To gain an understanding of what’s driving the legislative agenda in Ohio, just look at the hometowns of Republican lawmakers, who control both chambers.
In the Ohio House, Republicans are balking at Gov. John Kasich’s budget plan. An extension of the sales tax is under fire, as is a hike in the severance tax and an expansion of Medicaid.
Who’s asking questions? In the lead are Reps. Gary Scherer, of Circleville, and Peter Beck, of Mason. (Circleville, in Pickaway County, has a population of about 13,000; Mason, in Warren County, about 30,000.)
In the Senate, Kris Jordan and Tim Schaffer have introduced a bill that would attempt to make it illegal for local, state, federal and even international agencies to enforce any new federal gun bans or registries. Agents would be charged with first-degree felonies. (Jordan is from Ostrander, in Delaware County, with a population of 659. Schaffer is from Lancaster, in Fairfield County, with a population of about 39,000.)
I could go on. The question isn’t whether small-town, conservative Ohio should have a voice at the Statehouse, but whether that voice should have such a powerful impact.
Legislative analysis by hometown, however rough, indicates that Ohio’s political system is out of whack. That is so mainly because legislative districts are out of whack, drawn under a system that gives the party in power the right to contort district lines to its advantage.
After the past census, Republicans were in control of the statewide offices that dominate the state apportionment board, which drew legislative districts that packed Democrats into urban areas, leaving the GOP dominant in suburban and rural areas. The GOP has majorities, even though more voters chose Democratic House candidates than Republicans.
The Republican-dominated legislature redrew congressional lines in much the same fashion, the GOP winning 12 of 16 seats from safe districts, even though the state went for Barack Obama and Sherrod Brown.
Legislative priorities for the GOP majorities at the Statehouse and for the GOP delegation to the U.S. House are now skewed to the right, making compromise difficult because incumbents are more worried about challengers from the right taking them out in a primary than Democrats in the general election.
That is why it is a fundamental priority for the legislature to place a constitutional amendment on the ballot that would change Ohio’s partisan system to one that requires bipartisan compromise. That would result in more compact, competitive districts, and more moderates.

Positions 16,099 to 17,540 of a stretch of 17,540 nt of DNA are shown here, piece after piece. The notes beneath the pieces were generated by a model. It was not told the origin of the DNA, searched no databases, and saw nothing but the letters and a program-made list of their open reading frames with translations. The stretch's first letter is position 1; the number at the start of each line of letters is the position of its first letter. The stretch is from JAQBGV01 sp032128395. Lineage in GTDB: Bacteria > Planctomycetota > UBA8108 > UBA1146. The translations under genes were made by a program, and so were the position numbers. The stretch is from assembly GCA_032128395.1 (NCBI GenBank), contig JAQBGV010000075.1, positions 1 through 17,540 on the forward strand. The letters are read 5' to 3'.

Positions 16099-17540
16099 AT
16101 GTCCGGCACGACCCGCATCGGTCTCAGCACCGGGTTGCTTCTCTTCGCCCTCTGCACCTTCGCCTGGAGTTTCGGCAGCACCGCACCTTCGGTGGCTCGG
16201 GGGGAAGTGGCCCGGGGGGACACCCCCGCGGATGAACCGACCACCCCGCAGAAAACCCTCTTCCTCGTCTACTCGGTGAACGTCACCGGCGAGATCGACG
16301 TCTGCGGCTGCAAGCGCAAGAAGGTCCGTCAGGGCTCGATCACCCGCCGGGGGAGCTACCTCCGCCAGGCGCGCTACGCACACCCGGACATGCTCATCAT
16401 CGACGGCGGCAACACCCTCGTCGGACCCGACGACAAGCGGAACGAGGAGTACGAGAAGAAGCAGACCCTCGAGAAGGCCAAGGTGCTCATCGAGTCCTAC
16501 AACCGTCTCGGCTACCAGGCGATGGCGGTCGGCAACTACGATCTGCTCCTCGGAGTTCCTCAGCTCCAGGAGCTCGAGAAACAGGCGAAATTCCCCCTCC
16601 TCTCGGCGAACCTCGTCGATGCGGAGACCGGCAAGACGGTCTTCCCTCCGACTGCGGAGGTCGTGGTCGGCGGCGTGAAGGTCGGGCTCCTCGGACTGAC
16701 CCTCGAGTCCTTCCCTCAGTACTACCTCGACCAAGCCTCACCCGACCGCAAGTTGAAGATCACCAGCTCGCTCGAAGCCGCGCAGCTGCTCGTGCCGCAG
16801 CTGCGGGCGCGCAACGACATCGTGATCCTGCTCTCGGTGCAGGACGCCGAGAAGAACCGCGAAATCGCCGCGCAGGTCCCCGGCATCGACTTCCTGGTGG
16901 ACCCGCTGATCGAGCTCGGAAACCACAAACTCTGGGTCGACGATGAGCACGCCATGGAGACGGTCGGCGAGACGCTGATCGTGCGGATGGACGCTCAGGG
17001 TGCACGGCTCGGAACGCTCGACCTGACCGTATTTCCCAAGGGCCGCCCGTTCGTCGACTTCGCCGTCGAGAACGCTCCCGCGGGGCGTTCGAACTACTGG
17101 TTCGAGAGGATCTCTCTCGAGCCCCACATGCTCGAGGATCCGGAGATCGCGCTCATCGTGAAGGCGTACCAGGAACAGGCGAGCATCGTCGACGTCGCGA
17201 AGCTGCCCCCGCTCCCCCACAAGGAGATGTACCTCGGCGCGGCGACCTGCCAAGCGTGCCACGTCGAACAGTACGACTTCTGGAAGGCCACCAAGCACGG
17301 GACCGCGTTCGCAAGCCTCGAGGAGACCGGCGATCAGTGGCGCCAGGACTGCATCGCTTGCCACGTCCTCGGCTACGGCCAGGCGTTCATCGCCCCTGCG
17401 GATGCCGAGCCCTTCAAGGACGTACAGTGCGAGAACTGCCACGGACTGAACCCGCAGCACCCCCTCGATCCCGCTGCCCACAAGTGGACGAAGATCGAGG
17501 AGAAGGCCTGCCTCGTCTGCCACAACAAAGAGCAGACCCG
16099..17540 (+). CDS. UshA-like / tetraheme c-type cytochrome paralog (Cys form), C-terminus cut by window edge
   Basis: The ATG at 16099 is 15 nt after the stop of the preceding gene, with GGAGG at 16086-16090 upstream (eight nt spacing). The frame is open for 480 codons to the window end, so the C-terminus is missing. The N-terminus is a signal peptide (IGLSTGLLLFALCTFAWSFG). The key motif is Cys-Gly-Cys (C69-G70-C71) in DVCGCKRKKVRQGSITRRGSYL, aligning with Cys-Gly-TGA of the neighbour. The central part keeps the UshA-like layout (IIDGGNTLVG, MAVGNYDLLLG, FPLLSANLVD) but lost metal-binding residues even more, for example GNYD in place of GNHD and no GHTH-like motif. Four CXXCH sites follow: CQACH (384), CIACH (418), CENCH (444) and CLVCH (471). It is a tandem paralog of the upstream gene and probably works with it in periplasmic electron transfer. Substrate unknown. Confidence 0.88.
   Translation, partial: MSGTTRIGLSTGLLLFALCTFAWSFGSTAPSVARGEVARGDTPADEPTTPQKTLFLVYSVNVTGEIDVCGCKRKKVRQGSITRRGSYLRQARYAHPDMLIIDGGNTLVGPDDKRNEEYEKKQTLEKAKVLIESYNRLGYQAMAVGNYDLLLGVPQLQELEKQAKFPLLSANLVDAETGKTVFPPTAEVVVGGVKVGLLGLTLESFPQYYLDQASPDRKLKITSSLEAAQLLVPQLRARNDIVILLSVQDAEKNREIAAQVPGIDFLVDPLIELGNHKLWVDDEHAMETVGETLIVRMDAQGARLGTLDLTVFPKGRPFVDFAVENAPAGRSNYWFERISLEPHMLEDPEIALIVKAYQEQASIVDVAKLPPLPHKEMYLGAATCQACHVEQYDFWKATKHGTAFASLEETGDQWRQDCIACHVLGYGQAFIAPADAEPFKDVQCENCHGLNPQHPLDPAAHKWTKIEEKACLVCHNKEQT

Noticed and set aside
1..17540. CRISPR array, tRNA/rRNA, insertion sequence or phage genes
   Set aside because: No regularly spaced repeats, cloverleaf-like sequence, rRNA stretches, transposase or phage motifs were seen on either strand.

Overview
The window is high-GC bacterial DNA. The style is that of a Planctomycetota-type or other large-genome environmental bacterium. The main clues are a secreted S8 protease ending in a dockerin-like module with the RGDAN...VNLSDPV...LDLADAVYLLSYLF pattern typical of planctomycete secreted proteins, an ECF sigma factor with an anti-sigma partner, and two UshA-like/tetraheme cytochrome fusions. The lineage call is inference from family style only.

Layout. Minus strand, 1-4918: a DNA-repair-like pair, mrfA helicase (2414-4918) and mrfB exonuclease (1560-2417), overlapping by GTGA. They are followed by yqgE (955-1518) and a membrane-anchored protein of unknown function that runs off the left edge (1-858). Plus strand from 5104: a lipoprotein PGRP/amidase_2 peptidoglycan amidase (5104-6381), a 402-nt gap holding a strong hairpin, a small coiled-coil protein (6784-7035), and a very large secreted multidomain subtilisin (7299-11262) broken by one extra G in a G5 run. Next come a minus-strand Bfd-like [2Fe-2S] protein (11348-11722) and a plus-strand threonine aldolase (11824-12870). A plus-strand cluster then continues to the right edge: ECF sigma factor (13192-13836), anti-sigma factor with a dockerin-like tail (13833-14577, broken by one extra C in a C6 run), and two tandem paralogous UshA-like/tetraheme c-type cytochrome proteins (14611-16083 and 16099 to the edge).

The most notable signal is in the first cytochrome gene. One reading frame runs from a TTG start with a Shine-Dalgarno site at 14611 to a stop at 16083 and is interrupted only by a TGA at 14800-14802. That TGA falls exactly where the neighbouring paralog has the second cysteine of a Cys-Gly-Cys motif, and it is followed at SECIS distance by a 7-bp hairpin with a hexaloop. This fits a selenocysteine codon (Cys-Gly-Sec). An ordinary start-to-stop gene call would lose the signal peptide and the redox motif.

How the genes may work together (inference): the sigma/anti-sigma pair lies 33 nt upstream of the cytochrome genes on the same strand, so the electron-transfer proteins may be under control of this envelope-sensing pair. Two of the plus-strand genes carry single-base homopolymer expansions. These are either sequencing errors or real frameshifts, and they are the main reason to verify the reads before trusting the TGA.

The Senate is ready to act on a plan to create a seven-member, bipartisan commission that would require at least one vote from the minority party to approve new districts. The Senate passed such a plan in the past session, on an overwhelmingly bipartisan vote, but it died in the House.
The trouble is, House Speaker Bill Batchelder prefers that redistricting reform be given to a Constitutional Modernization Commission. The 32-member commission, charged with taking a long-term look at the entire constitution, could easily delay redistricting reform.
The matter hardly needs further study, and any amendment proposed by the commission would have to come back to the legislature for a vote to place it on the ballot.
After 2014, it will be too late. Political maneuvering will begin for the 2018 elections, which will determine the next apportionment board and influence the composition of state legislature that will redraw congressional lines after the 2020 census.
Jon Husted, Ohio secretary of state, who pushed a plan for a bipartisan commission when he was in the Senate, favors the current plan, the work of a legislative task force that includes Sens. Frank LaRose, a Copley Township Republican, and Tom Sawyer, an Akron Democrat.
In an interview this week, Husted noted that amendments to bring casino gambling to Ohio failed repeatedly until 2009, when backers took advantage of voters’ frustration with a poor economy.
Twice, Ohio voters have rejected flawed, overly complex plans to change how political districts are redrawn. If the legislature does not act quickly, Husted fears that growing frustration with Ohio’s districts will lead voters to approve a citizens’ initiative that proves unwieldy, subject to lawsuits and dangerous to judicial independence by having judges appoint a citizens commission.
Hoffman is a Beacon Journal editorial writer. He can be reached at 330-996-3740 or emailed at firstname.lastname@example.org.